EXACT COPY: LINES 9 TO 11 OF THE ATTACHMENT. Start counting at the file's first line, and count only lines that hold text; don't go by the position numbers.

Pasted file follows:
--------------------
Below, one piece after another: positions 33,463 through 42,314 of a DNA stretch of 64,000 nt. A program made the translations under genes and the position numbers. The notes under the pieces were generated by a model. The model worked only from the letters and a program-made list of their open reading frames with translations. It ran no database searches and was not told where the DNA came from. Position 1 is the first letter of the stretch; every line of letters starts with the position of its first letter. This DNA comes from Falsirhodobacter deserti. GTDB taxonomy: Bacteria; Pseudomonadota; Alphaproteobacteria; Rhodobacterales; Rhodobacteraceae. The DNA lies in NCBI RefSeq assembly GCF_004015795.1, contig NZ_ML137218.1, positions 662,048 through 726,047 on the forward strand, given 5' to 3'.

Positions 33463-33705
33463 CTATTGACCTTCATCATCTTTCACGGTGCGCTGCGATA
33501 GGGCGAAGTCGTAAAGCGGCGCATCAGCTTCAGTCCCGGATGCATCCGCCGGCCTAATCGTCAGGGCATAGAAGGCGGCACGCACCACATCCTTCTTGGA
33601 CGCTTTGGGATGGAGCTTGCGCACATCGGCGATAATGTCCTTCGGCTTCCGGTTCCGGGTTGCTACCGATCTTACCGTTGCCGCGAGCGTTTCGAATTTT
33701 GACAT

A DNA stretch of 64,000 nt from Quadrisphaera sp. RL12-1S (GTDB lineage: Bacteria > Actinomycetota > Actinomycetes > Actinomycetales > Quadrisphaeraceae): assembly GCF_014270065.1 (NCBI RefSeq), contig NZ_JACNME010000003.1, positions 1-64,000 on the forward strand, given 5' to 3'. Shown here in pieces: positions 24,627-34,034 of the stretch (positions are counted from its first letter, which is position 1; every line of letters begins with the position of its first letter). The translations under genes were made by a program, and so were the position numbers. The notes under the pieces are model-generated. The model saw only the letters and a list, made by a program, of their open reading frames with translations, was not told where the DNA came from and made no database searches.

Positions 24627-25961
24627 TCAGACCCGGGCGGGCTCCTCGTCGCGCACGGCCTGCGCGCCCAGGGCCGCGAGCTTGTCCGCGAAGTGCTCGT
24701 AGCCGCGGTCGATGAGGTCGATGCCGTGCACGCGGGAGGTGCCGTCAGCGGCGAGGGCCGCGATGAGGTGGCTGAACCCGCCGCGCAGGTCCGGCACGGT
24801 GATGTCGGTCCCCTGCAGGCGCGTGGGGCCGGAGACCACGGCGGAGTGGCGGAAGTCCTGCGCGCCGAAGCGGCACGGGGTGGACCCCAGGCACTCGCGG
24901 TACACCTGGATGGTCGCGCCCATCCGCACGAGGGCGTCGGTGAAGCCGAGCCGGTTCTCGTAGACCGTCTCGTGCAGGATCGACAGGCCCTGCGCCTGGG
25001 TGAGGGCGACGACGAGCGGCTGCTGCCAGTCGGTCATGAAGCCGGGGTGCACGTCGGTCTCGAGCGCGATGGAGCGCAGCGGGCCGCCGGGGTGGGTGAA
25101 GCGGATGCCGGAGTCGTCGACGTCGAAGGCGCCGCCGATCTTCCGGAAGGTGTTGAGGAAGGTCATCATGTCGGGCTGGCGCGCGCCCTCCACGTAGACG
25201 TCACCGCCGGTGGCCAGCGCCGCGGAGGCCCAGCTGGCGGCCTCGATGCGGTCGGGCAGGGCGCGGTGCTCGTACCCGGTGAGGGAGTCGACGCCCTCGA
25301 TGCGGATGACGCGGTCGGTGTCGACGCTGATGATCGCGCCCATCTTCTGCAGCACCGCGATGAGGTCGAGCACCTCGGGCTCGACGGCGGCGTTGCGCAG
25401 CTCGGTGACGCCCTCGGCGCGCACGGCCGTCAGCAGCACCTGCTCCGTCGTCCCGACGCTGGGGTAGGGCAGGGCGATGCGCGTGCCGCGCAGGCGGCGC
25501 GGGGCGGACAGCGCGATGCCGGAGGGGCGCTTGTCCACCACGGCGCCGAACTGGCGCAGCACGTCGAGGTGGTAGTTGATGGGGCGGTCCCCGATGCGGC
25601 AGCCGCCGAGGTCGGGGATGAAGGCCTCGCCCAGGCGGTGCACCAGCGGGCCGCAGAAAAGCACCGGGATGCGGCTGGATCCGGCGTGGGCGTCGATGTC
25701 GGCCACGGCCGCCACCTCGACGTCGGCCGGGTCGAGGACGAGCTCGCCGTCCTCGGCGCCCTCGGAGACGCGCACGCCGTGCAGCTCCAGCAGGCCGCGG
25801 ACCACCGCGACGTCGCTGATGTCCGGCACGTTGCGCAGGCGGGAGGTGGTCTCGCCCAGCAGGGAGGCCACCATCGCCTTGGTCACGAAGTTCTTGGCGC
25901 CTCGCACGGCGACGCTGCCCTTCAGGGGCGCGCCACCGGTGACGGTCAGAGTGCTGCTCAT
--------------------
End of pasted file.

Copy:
24627 TCAGACCCGGGCGGGCTCCTCGTCGCGCACGGCCTGCGCGCCCAGGGCCGCGAGCTTGTCCGCGAAGTGCTCGT
24701 AGCCGCGGTCGATGAGGTCGATGCCGTGCACGCGGGAGGTGCCGTCAGCGGCGAGGGCCGCGATGAGGTGGCTGAACCCGCCGCGCAGGTCCGGCACGGT
24801 GATGTCGGTCCCCTGCAGGCGCGTGGGGCCGGAGACCACGGCGGAGTGGCGGAAGTCCTGCGCGCCGAAGCGGCACGGGGTGGACCCCAGGCACTCGCGG